As a justice, Thomas has been the most conservative justice on the Court for the past 24 years. More conservative, even than Antonin Scalia. A pure textualist, Thomas is known for never saying anything during oral argument.[1] He has plenty to say in his numerous dissents, however, which read like Antonin Scalia without the wit. He’s a “state’s rights” guy, although he has supported broad federal authority, especially when exercised by Republican Presidents. Thomas has made public his belief that all limits on federal campaign contributions are unconstitutional, and should be struck down. In cases regarding the Fourth Amendment, which prohibits unreasonable searches and seizures, Thomas often favors police over defendants. He is also consistently pro death-penalty. Thomas believes that the Equal Protection Clause of the Fourteenth Amendment forbids consideration of race, such as race-based affirmative action or preferential treatment. He has consistently been hostile to gay rights and to pro choice positions.

Thomas’ many prolific dissents often put him at odds with other Justices. As Garrett Epps wrote in a 2015 piece in the Atlantic, “the other eight justices often debate the meaning of the Court’s precedents. Thomas seems to find little profit in that; instead, he often suggests that the question will be easy if the Court simply overturns a century or so of precedent.”[2]

There have also been many ethical issues that have surfaced in Thomas’ career. For example, in January of 2010 Virginia Thomas – the wife of Clarence Thomas[3] – founded a Tea Party-affiliated group called Liberty Central, which opposed various progressive causes, including the Affordable Care Act. The constitutionality of the Affordable Care Act has, of course, come before the court several times in the last few years, and Thomas has ruled against it in each case. Liberty Central, as a non-profit, can also take exactly the kind of corporate political donations that Citizen’s United made possible.

Other ethical lapses that have involved Clarence Thomas include the following:

  • In 2008 Thomas and Scalia attended a political retreat run by the Koch brothers;
  • Thomas forgot to include $680,000 earned by his wife on his financial disclosure reports;
  • Thomas had to amend 13 years of financial disclosure reports after his wife’s earnings were revealed;
  • Harlan Crowe, who helped fund the Liberty Central group, recently financed a multimillion-dollar restoration of an old Georgia cannery where Thomas’ mother once worked, at the request of Thomas and his wife.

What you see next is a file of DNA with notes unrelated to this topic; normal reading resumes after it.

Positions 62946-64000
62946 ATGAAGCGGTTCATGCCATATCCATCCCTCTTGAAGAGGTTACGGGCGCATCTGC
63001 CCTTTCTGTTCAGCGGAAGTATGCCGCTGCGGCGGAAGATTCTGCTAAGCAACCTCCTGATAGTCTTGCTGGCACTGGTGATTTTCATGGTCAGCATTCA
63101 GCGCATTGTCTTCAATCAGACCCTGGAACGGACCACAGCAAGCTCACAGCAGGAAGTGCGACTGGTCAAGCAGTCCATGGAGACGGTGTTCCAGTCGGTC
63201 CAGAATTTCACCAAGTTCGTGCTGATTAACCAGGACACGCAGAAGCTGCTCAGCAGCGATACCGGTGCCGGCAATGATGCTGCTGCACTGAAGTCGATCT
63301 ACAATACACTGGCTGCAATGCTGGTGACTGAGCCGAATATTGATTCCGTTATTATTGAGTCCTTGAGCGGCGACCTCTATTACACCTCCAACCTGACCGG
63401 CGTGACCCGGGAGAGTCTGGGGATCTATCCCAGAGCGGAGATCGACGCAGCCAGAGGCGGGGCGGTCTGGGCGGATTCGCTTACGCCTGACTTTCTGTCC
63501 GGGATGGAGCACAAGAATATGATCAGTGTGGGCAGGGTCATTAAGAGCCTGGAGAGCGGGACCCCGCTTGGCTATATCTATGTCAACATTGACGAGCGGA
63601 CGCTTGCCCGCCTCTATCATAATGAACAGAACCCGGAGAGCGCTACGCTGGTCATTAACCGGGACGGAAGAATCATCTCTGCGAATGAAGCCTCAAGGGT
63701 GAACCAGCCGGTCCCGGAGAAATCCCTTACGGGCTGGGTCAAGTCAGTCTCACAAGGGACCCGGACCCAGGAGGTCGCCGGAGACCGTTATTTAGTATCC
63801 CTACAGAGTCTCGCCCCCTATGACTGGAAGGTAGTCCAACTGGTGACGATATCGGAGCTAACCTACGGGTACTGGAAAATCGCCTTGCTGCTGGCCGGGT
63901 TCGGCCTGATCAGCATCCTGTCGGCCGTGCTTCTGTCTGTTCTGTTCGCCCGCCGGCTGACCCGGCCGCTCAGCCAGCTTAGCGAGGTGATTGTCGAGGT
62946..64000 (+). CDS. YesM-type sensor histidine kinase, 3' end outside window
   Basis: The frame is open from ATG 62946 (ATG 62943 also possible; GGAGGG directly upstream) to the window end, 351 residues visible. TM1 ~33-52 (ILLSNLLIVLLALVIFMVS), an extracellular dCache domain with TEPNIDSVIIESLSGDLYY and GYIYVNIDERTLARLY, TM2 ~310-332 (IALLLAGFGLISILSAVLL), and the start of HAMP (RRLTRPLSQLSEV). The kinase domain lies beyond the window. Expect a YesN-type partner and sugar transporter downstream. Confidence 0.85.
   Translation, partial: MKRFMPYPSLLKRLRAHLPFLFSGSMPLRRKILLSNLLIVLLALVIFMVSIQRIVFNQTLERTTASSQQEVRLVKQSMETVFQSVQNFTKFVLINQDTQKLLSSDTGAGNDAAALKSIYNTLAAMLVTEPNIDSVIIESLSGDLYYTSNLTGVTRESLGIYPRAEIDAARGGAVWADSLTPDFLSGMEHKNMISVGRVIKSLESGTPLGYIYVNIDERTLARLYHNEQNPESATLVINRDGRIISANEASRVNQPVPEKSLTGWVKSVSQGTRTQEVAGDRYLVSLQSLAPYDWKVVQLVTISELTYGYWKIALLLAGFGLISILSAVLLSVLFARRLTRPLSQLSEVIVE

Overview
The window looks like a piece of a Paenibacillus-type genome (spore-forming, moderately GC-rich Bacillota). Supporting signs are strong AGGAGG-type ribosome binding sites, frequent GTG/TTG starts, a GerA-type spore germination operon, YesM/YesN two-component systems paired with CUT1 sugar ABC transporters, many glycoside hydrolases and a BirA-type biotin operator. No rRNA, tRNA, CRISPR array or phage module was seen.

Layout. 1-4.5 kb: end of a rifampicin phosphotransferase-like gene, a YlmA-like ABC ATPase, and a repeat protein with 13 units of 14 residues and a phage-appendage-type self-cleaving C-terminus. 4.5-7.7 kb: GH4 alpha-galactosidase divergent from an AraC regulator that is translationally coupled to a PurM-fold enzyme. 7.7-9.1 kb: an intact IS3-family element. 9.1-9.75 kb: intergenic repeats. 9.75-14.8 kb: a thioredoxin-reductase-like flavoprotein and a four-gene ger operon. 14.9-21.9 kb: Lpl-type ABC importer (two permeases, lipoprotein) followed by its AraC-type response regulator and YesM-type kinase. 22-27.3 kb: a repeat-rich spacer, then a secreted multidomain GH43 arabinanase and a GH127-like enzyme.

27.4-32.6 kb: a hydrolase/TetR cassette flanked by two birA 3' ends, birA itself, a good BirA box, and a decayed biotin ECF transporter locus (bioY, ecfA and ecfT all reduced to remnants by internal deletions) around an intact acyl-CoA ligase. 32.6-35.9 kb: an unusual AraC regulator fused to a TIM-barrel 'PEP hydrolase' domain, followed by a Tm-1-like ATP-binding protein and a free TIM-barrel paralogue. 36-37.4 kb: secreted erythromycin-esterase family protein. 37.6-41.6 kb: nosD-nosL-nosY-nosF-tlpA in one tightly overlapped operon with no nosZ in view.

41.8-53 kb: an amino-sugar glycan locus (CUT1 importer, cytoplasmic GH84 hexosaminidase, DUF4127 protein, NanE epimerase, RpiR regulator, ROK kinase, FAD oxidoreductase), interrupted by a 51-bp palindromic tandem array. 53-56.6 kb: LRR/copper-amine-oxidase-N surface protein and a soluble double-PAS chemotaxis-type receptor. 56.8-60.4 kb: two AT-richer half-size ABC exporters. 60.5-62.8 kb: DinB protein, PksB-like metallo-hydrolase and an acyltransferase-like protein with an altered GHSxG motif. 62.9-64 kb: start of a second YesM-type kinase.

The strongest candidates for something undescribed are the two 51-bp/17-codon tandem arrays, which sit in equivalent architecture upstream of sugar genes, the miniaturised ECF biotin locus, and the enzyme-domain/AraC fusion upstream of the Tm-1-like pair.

For conservatives who long to see Antonin Scalia replaced by another rock-ribbed conservative, I feel your pain. Like you, I assumed that if anyone was going to kick off suddenly, it would be Scalia’s unlikely buddy, Ruth Bader Ginsburg. But that’s not what happened. It was Scalia who keeled over, and now there are consequences to be had.

[1] He hasn’t spoken since 2006, except for one exclamation made in 2013, when joked that a law degree from Harvard may be proof of incompetence.

[2] His dissent in Obergefell, the same-sex marriage case, was an extreme example of his disregard of precedent. Thomas did not even mention the key gay-rights precedents; instead, he mashed up John Locke, Magna Carta, 18th-century British legal philosophy, natural law, and the Declaration of Independence. Unfortunately, the Declaration of Independence is not actually a source of law, any more than is Locke’s Second Treatise of Government or a “1756 editorial in the Boston Gazette.” Thomas, consulting these “sources,” concluded that “liberty” means one thing only—“freedom from physical restraint.” Under the new Thomas rule, the same-sex couples in Obergefell had not been injured, because they had not been “imprisoned or physically restrained by the States for participating in same-sex relationships.”

[3] Who, naturally enough, is a white woman.

About a1skeptic

A disturbed citizen and skeptic. I should stop reading the newspaper. Or watching TV. I should turn off NPR and disconnect from the Internet. We’d all be better off.
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2 Responses to From Thurgood Marshall to Clarence Thomas

  1. Pingback: Our Hypocrisy is not like theirs, part 3 | A (or One) Skeptic

  2. Pingback: Arlie Russel Hochschild and the Analogy of Cutting in Line | A (or One) Skeptic